Multi-scale, integrated approaches to understanding the nature and impact of past environmental and climatic change in the archaeological record, and the role of isotope zooarchaeology

Jennifer Jones, Kate Britton (Corresponding Author)

Research output: Contribution to journalArticle

Abstract

Climatic change, and associated environmental changes, are key challenges facing the world today, and are altering the future of our planet and its inhabitants. Climatic and environmental shifts also had profound effects on human societies in the past, and archaeology has a key role in helping us understand how humans, animals and the broader ecosystem responds and adapts to environmental change. Understanding human-environmental interactions on local, regional, and global scales is therefore not only a key part of better understanding the past, but also for informing the present. A significant area to explore is the palaeoecology of archaeologically-important prey-species, both as a means of more accurately reconstructing ancient landscapes and ecosystems, but also for better understanding past human activity, landscape use and faunal resource exploitation. New biomolecular approaches, and particularly isotope zooarchaeology, have enhanced our ability to reconstruct past ecosystem dynamics, paleoenvironmental and paleoclimatic conditions, and the economic strategies that humans used to cope with them. However, the integration of multiple lines of evidence and methodologies remains the most powerful approach towards studying environmental change, resilience and adaptation in the past, not only for the benefit of archaeologists but other specialists. This special section of Journal of Archaeological Science Reports draws together papers using a range of methodologies to understand past human interactions with their environments, from Alaska, to Coastal Brazil, Europe and beyond. Studies are on a range of scales, from individual sites to big data, multi-site analyses, and encompass periods from Palaeolithic to the Middle Ages. Given the multi-faceted nature of the human past, archaeologists need to use a broad range of datasets to best understand environmental change and its impact on humans and animals. By drawing on inter-disciplinary specialisations and working alongside experts from other fields it will be possible to gain a more integrated and complete understanding of the ecological, economic, social and cultural effects of climatic and environmental changes on past populations.
Original languageEnglish
Pages (from-to)968-972
Number of pages5
JournalJournal of Archaeological Science: Reports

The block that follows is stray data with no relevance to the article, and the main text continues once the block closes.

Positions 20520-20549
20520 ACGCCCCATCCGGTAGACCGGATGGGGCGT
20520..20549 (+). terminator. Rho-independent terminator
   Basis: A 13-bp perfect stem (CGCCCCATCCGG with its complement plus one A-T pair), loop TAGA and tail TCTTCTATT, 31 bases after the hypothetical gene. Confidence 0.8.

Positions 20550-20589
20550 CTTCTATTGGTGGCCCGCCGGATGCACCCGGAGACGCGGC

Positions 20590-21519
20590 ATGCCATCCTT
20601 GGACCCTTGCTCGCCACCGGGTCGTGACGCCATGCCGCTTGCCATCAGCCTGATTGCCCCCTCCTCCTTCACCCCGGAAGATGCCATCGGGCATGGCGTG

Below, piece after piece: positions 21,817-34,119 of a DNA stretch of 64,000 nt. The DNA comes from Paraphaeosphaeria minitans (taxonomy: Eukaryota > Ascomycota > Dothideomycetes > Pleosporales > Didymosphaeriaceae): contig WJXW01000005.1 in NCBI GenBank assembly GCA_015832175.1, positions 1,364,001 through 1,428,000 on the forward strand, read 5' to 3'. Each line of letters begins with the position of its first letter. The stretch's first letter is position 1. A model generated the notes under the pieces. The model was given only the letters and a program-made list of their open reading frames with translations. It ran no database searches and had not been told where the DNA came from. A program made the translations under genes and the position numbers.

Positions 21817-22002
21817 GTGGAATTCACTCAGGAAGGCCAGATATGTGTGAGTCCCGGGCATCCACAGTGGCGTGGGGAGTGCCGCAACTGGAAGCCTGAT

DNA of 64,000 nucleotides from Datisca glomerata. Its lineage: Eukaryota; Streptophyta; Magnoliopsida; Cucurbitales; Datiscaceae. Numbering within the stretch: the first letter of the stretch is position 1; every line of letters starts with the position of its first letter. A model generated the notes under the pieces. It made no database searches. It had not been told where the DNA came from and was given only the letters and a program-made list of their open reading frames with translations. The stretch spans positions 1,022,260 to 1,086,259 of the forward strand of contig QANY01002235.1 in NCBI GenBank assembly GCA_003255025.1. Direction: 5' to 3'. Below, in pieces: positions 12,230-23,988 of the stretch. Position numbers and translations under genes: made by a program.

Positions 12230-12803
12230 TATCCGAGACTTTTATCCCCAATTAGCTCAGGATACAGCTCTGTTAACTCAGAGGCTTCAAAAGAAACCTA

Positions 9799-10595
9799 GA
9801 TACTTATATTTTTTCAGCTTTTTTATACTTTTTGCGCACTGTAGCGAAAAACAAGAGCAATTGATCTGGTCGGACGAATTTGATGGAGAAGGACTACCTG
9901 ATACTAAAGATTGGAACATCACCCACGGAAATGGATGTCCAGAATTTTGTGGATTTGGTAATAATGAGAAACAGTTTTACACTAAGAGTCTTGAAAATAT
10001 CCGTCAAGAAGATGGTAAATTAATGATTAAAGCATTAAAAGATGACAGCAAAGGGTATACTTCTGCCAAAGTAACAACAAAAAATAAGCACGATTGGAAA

Volume23
DOIs
Publication statusPublished - Feb 2019

Fingerprint

animal
methodology
interaction
middle ages
specialization
resilience
inhabitant
archaeology
economics
exploitation
Brazil
expert
Climatic Change
Zooarchaeology
Isotopes
Archaeological Record
Environmental Change
present
ability
science

Keywords

  • Palaeoenvironment
  • Palaeoclimate
  • Stable isotope analysis
  • Palaeoecology
  • Prehistory

ASJC Scopus subject areas

  • Archaeology
  • Archaeology

Cite this

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abstract = "Climatic change, and associated environmental changes, are key challenges facing the world today, and are altering the future of our planet and its inhabitants. Climatic and environmental shifts also had profound effects on human societies in the past, and archaeology has a key role in helping us understand how humans, animals and the broader ecosystem responds and adapts to environmental change. Understanding human-environmental interactions on local, regional, and global scales is therefore not only a key part of better understanding the past, but also for informing the present. A significant area to explore is the palaeoecology of archaeologically-important prey-species, both as a means of more accurately reconstructing ancient landscapes and ecosystems, but also for better understanding past human activity, landscape use and faunal resource exploitation. New biomolecular approaches, and particularly isotope zooarchaeology, have enhanced our ability to reconstruct past ecosystem dynamics, paleoenvironmental and paleoclimatic conditions, and the economic strategies that humans used to cope with them. However, the integration of multiple lines of evidence and methodologies remains the most powerful approach towards studying environmental change, resilience and adaptation in the past, not only for the benefit of archaeologists but other specialists. This special section of Journal of Archaeological Science Reports draws together papers using a range of methodologies to understand past human interactions with their environments, from Alaska, to Coastal Brazil, Europe and beyond. Studies are on a range of scales, from individual sites to big data, multi-site analyses, and encompass periods from Palaeolithic to the Middle Ages. Given the multi-faceted nature of the human past, archaeologists need to use a broad range of datasets to best understand environmental change and its impact on humans and animals. By drawing on inter-disciplinary specialisations and working alongside experts from other fields it will be possible to gain a more integrated and complete understanding of the ecological, economic, social and cultural effects of climatic and environmental changes on past populations.",
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